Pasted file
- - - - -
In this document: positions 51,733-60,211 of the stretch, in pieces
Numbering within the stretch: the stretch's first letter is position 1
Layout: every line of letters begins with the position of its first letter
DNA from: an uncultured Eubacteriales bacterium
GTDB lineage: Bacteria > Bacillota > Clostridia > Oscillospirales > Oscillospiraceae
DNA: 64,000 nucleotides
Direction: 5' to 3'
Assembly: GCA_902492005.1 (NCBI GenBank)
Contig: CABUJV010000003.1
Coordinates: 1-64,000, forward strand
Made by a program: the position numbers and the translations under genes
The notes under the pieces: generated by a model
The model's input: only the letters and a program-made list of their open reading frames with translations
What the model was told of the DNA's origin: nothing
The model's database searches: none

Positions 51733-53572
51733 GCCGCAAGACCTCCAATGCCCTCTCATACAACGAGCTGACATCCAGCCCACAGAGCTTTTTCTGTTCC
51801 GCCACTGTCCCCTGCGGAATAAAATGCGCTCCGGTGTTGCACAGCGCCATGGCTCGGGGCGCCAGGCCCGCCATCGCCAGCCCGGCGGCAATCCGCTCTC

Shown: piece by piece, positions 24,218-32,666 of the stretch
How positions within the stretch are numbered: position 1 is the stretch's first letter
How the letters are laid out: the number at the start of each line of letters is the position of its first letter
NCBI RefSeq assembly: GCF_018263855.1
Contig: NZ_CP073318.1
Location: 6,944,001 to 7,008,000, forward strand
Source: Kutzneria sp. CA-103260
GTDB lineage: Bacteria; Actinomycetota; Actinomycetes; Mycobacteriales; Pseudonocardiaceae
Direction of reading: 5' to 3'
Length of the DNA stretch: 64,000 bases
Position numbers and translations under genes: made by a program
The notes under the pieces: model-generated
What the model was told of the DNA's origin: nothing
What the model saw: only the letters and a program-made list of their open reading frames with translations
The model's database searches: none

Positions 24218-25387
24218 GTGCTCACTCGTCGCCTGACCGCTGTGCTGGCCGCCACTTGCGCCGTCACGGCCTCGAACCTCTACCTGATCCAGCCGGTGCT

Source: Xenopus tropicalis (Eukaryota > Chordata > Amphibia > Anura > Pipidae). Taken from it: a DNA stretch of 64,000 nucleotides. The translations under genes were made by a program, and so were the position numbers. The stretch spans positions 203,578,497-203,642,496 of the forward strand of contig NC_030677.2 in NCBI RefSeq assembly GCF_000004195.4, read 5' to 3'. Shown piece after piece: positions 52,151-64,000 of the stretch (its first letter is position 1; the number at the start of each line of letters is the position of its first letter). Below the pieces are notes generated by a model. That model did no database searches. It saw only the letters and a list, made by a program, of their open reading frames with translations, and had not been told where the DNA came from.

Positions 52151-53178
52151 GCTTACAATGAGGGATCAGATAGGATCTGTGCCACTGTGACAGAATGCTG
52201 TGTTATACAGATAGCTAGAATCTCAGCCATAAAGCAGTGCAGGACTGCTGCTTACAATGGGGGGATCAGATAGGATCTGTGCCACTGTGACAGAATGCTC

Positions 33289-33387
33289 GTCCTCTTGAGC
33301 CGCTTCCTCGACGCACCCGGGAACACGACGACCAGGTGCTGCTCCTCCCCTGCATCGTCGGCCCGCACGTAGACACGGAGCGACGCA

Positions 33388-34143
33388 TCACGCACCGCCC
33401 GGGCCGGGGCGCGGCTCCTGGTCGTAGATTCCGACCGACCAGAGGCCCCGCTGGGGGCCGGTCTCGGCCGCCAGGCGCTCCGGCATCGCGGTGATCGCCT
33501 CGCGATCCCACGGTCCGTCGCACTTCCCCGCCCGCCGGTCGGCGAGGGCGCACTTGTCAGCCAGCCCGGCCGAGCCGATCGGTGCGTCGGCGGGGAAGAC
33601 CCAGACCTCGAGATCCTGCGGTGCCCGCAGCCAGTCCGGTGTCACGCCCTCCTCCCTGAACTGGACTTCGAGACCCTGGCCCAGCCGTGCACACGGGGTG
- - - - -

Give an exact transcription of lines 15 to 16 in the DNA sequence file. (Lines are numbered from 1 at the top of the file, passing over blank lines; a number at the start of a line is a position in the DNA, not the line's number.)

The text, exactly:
The model's database searches: none

Positions 51733-53572